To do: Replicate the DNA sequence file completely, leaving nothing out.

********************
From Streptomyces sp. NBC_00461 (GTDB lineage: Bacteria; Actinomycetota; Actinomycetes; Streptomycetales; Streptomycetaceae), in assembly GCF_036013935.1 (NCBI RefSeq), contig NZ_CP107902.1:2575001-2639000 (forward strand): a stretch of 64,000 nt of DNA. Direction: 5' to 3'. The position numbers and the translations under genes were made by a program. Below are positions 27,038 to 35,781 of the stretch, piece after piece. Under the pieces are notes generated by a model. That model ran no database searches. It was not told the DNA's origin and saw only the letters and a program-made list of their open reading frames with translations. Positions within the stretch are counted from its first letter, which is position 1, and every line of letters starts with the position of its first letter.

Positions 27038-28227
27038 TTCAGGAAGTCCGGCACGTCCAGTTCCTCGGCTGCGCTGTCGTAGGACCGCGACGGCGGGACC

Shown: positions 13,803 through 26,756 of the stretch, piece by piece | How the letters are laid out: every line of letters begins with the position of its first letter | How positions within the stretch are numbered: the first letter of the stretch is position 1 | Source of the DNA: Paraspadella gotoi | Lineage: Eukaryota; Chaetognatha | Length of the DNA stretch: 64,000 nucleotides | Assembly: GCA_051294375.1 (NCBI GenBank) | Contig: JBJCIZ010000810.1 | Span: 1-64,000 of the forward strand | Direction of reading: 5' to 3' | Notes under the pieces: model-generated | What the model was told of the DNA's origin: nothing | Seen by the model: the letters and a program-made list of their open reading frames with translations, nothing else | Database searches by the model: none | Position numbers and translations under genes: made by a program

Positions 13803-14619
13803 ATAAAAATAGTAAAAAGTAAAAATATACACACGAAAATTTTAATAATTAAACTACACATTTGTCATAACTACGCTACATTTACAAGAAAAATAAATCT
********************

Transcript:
From Streptomyces sp. NBC_00461 (GTDB lineage: Bacteria; Actinomycetota; Actinomycetes; Streptomycetales; Streptomycetaceae), in assembly GCF_036013935.1 (NCBI RefSeq), contig NZ_CP107902.1:2575001-2639000 (forward strand): a stretch of 64,000 nt of DNA. Direction: 5' to 3'. The position numbers and the translations under genes were made by a program. Below are positions 27,038 to 35,781 of the stretch, piece after piece. Under the pieces are notes generated by a model. That model ran no database searches. It was not told the DNA's origin and saw only the letters and a program-made list of their open reading frames with translations. Positions within the stretch are counted from its first letter, which is position 1, and every line of letters starts with the position of its first letter.

Positions 27038-28227
27038 TTCAGGAAGTCCGGCACGTCCAGTTCCTCGGCTGCGCTGTCGTAGGACCGCGACGGCGGGACC

Shown: positions 13,803 through 26,756 of the stretch, piece by piece | How the letters are laid out: every line of letters begins with the position of its first letter | How positions within the stretch are numbered: the first letter of the stretch is position 1 | Source of the DNA: Paraspadella gotoi | Lineage: Eukaryota; Chaetognatha | Length of the DNA stretch: 64,000 nucleotides | Assembly: GCA_051294375.1 (NCBI GenBank) | Contig: JBJCIZ010000810.1 | Span: 1-64,000 of the forward strand | Direction of reading: 5' to 3' | Notes under the pieces: model-generated | What the model was told of the DNA's origin: nothing | Seen by the model: the letters and a program-made list of their open reading frames with translations, nothing else | Database searches by the model: none | Position numbers and translations under genes: made by a program

Positions 13803-14619
13803 ATAAAAATAGTAAAAAGTAAAAATATACACACGAAAATTTTAATAATTAAACTACACATTTGTCATAACTACGCTACATTTACAAGAAAAATAAATCT